Farhan Fancy, of the University of Toronto, gave 66 highly treatment resistant (unselected) bipolar I or II patients four sub-anesthetic doses of IV ketamine (0.5-0.75mg/kg) over a two-week period. They saw significant reductions in depression, anxiety, suicidality, and disability. Response rates were 35% and remission rate was 20%. “Infusions were generally well tolerated with treatment-emergent hypomania observed in only three patients (4.5%) with zero cases of mania or psychosis.”

“Pharmacotherapy of Bipolar Depression”

Roger McIntyre gave a talk on the “Pharmacotherapy of Bipolar Depression” at the International Society for Bipolar Disorders Conference in Chicago, June 22-25, 2023

He pointed out that, contrary to the many approved agents for mania, there were few FDA-approved drugs for depression in patients with Bipolar Disorders. These approved drugs included: cariprazine (Vraylar); lumateperone (Caplyta); lurasidone (Latuda); quetiapine (Seroquel); and the olanzapine-fluoxetine combination (Symbyax). Other non-approved agents include: lithium, lamotrigine, antidepressants, MAOIs, pramipexole, carbamazepine, ketamine, bupropion+dextromethorphan, amantadine, memantine, and possibly minocycline and celecoxib. Surprisingly, more than 3,000 bipolar depressed patients have been reported to be taking ketamine and that this was not associated with the induction of hypomania or mania.

McIntyre reported on the antidepressant (AD) effects of intra-nasal (i.n.) insulin. The insulin receptor sensitizer metformin had AD effects, but only in those who converted to insulin sensitivity.

McIntyre reported on the mixed effects of the GLP-1 agonists in the prevention of depression (Cooper et al J. Psychiatric Res, 2023). This is of interest in relationship to the bidirectional relationship of diabetes mellitus and depression.

Liraglutide appeared to have an anti-anhedonia effect. Semaglutide had AD and antianxiety effects in animal models of depression.

Recent studies have explored the antidepressant effect of psilocybin. Small studies have indicated that it has rapid onset of AD effects, and, in contrast to ketamine where rapid onset AD and anti-suicidal effects are short lived, the AD effect of psilocybin may be more prolonged.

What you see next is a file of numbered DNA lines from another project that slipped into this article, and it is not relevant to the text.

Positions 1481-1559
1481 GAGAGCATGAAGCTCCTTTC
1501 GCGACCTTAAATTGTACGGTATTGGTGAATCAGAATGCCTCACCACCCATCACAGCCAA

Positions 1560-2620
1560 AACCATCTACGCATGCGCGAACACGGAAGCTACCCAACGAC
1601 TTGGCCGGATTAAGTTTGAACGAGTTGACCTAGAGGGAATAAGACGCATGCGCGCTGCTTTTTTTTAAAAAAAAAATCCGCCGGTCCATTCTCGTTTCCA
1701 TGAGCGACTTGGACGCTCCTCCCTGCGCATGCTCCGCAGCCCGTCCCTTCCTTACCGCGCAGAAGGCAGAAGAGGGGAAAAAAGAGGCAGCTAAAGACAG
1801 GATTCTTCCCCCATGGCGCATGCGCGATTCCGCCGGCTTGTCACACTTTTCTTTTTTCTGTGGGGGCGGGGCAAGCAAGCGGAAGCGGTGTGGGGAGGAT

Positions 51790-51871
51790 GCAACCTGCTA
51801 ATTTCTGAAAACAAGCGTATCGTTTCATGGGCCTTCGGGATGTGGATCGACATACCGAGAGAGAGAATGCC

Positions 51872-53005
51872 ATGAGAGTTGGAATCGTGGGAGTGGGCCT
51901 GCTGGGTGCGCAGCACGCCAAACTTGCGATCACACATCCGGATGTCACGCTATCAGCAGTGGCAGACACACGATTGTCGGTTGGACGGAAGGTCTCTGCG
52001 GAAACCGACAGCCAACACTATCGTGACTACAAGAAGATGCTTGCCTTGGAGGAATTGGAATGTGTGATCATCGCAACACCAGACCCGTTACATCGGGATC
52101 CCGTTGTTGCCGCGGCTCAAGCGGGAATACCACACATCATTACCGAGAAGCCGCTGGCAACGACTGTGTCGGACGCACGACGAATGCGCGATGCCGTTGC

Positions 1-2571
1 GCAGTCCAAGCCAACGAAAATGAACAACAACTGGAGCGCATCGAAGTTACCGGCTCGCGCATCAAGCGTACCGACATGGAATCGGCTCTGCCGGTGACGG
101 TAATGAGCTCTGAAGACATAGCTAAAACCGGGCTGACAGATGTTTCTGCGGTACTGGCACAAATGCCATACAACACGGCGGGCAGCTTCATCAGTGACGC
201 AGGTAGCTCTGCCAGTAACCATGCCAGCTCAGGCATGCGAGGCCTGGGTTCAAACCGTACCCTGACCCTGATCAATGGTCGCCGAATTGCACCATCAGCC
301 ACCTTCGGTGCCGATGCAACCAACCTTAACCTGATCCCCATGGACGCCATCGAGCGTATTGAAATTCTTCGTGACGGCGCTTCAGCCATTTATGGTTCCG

Ketamine repairs structure and function of prefrontal cortical neurons via glutamate NMDA receptor blocking action, while psilocybin and other psychedelics act via stimulating 5HT2A receptors. One single case study suggested that blocking 5HT2A receptors with trazodone could achieve a rapid onset of AD effects of psilocybin without the psychedelic effects, a very interesting finding that requires replication.

Early Antidepressant Use is Associated with Rapid Cycling Bipolar Disorder

Highlights from Posters Presented at the Society of Biological Psychiatry Meeting, April 27-29, 2023 in San Diego

A.C. Courtes and Jair Soares reported that “Antidepressants were prescribed as the first psychiatry medication in 74/114 (65%) of BD patients.” This and alcohol use disorder were independent predictors of rapid cycling.

Risk of Attempted or Completed Suicide in Borderline Personality Disorder: Reduced with ADHD meds; Increased with Benzodiazepines

Johannes Lieslehto et al 2023 reported in JAMA New. Open on the comparative effectiveness in 22,601 individuals with BPD that “ADHD medication was the only pharmacological treatment associated with reduced risk of suicidal behavior among patients with BPD. Conversely, the findings suggest that benzodiazepines should be used with care among patients with BPD due to their association with increased risk of suicide.” Mood stabilizers had no effect while antipsychotics minimally and antidepressants moderately increased risk of suicide attempts or completed suicide.

The Cognitive Effects of Electroconvulsive Therapy in Community Settings

Harold Sackeims’ review in Neuropsychopharmacology, 32, 244-254 (2007) remains one of the best updates indicating that the cognitive effects of Electroconvulsive Therapy (ECT) are not always benign. They followed 347 patients from seven facilities in New York city and tested them after their last session of ECT and then again 6 months later. They reported that “Electrical waveform and electrode placement had marked cognitive effects. Sine wave stimulation resulted in pronounced slowing of reaction time, both immediately and 6 months following ECT. Bilateral (BL) ECT resulted in more severe and persisting retrograde amnesia than right unilateral ECT. Advancing age, lower premorbid intellectual function, and female gender were associated with greater cognitive deficits. Thus, adverse cognitive effects were detected 6 months following the acute treatment course. Cognitive outcomes varied across treatment facilities and differences in ECT technique largely accounted for these differences. Sine wave stimulation and BL electrode placement resulted in more severe and persistent deficits.”